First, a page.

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Palestine: Recognition — Motion to Take Note

Part of the debate – in the House of Lords at 5:49 pm on 29th January 2015.

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Photo of Baroness Morris of Bolton Baroness Morris of Bolton Deputy Chairman of Committees, Deputy Speaker (Lords) 5:49 pm, 29th January 2015

My Lords, in a powerful speech at RUSI last October, my right honourable friend Sir Alan Duncan said:

“No one who has travelled to Israel and Palestine … can fail to become emotionally engaged in the rights and wrongs of the arguments between the two. The Israeli-Palestinian dispute is one of the most polarising and vexed issues in the world”.

How right he is.

I declare my interests as the Prime Minister’s trade envoy to the Palestinian territories, chairman of the Conservative Middle East Council and president of Medical Aid for Palestinians, in which role I follow in the illustrious footsteps of the noble Baroness, Lady Kennedy of The Shaws, my noble friend Lord Patten of Barnes, who I am pleased to see him his place, and my noble friend Lord Steel of Aikwood. I am enormously grateful to my noble friend Lord Steel for giving us the opportunity to debate the indivisible right of the Palestinians to self-determination.

I travelled to the Occupied Palestinian Territories twice in December. Just before Christmas, I had the pleasure of travelling with my noble friend Lady Warsi on a Caabu and Medical Aid for Palestinians delegation.

Earlier in the month, as trade envoy, I visited Gaza. I had not been to Gaza since 2011 and I was shocked not only by the devastation caused by last summer’s bombing but by the general deterioration. There is hardly any fuel, people cannot keep warm, and every other mode of transport is a donkey and cart—and most of the donkeys are lame. The international donations promised at the Cairo conference to rebuild Gaza are not materialising, and young children are dying from the cold. We are honouring our commitment, and many people have found a warm home through the money that DfID has given to pay rents.

In the West Bank, I witnessed ever-increasing settlement building, the threatened removal of the Bedouin from their lands to townships and a proposal to extend the wall—or the separation barrier—in the Cremisan Valley, a most beautiful part of Bethlehem, which will separate the land from local farmers and religious communities.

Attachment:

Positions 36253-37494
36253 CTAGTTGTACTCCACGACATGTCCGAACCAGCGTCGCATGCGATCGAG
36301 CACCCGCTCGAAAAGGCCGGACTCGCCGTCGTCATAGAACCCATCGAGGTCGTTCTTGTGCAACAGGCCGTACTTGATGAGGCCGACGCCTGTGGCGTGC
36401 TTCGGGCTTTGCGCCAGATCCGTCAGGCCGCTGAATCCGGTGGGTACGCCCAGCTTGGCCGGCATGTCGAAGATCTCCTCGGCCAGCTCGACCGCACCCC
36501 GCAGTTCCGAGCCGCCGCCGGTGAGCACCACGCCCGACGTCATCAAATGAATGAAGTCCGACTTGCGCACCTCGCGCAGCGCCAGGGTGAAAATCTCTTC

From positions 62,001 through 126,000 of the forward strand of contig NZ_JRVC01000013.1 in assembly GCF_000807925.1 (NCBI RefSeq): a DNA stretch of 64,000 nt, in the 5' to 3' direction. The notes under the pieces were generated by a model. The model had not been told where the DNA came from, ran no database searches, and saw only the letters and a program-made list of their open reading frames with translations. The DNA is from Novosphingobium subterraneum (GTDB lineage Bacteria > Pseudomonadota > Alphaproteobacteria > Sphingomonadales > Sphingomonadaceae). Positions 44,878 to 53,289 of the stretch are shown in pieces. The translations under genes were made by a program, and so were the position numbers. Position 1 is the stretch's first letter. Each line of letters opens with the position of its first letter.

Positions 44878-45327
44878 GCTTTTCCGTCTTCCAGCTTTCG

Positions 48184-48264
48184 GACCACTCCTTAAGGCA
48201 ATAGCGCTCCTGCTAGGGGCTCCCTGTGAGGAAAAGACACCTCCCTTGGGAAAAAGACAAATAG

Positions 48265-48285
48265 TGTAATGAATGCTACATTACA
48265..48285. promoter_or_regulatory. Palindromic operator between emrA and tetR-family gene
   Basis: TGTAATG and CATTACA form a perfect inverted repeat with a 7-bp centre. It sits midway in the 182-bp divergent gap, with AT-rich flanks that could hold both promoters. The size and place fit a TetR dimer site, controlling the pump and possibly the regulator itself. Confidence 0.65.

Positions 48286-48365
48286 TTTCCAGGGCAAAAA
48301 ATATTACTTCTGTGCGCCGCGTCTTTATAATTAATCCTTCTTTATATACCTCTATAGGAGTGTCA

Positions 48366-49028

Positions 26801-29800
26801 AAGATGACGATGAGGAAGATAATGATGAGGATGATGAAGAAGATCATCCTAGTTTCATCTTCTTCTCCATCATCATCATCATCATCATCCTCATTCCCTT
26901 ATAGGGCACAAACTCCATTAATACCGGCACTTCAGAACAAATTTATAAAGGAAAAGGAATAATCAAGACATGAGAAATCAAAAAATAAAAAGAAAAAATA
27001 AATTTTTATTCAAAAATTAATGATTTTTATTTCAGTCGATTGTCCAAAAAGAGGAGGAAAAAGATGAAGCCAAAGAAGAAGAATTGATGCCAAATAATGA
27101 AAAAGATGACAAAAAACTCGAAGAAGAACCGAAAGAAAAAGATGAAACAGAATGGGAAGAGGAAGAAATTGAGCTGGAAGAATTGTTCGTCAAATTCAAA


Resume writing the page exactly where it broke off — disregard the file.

I also witnessed the work of and pay tribute to some amazing and dedicated Israelis who are working tirelessly for Palestinian dignity and self-determination. I never fail to be impressed by the resilience and good humour of the Palestinian people, but it is hardly surprising that they have had enough. It is also hardly surprising, when they are constantly told that the time is not right, that they have sought to take matters into their own hands. In an article in the Guardian on 9 November 2011, just before the Palestinians applied for full member status at the UN, my right honourable friend Sir Nicholas Soames and I warned:

The UK cannot support the right to self-determination in every country in the Middle East and then deny the same right to the Palestinians. The World Bank, IMF, UN and EU have all assessed the performance of the Palestinian Authority and reported that it is ready for statehood”.

Recognition will bolster those Palestinians who believe that the path of non-violence will lead to a state coming into being through diplomacy and democratic expression, not destruction, a state which lives side-by-side with Israel in peace and prosperity.

There are those who seek to make recognition of Palestinian statehood dependent on the conclusion of successful peace negotiations. I believe that such negotiations will not come to fruition without Palestinian statehood. Time is running out for all the conditions to be met. How can we talk about a two-state solution when we recognise only one state?

In 2010, President Obama promised in his speech to the UN that Palestine would be a new member of the United Nations by September 2011. That promise was endorsed by the United Kingdom. We should fulfil that promise now.